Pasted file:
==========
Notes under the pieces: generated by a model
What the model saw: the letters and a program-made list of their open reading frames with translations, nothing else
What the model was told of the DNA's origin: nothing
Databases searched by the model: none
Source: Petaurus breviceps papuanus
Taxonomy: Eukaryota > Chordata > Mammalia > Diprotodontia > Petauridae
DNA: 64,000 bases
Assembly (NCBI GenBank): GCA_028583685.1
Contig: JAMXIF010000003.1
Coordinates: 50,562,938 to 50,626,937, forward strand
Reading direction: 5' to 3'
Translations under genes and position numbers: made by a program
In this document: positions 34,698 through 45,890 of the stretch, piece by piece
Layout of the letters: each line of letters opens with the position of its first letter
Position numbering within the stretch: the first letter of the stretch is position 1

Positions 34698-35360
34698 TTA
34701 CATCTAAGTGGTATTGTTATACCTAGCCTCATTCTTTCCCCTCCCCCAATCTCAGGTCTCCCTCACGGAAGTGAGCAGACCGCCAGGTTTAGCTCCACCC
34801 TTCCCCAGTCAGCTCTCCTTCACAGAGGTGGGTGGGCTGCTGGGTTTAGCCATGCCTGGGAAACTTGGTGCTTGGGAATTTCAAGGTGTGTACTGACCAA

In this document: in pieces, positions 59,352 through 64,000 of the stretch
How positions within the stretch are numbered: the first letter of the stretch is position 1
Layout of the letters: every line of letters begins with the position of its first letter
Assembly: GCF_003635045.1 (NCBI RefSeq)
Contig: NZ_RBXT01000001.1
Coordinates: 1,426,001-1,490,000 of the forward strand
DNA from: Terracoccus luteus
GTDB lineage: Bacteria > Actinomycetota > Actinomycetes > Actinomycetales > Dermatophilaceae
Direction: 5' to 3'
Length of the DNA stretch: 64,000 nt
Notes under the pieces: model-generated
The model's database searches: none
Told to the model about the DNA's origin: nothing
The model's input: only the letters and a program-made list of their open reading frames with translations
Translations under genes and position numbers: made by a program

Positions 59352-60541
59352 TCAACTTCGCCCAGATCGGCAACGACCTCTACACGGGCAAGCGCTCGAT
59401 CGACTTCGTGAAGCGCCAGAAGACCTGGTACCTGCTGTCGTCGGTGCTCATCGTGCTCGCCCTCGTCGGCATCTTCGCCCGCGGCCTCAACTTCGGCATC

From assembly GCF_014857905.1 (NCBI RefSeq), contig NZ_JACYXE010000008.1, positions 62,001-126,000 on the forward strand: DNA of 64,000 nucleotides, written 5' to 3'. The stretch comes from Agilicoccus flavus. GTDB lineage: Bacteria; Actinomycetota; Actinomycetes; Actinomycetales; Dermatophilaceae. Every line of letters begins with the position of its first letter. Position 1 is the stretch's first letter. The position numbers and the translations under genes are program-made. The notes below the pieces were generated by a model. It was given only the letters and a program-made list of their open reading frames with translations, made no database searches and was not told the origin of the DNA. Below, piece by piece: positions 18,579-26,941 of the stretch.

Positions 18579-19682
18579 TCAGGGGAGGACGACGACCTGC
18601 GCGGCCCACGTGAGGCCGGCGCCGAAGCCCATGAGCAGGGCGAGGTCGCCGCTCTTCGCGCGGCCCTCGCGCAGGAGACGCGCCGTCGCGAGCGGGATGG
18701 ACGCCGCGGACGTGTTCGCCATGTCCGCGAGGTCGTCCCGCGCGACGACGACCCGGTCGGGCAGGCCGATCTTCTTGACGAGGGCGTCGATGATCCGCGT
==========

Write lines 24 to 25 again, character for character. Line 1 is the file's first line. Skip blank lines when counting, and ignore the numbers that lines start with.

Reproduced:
Contig: NZ_RBXT01000001.1
Coordinates: 1,426,001-1,490,000 of the forward strand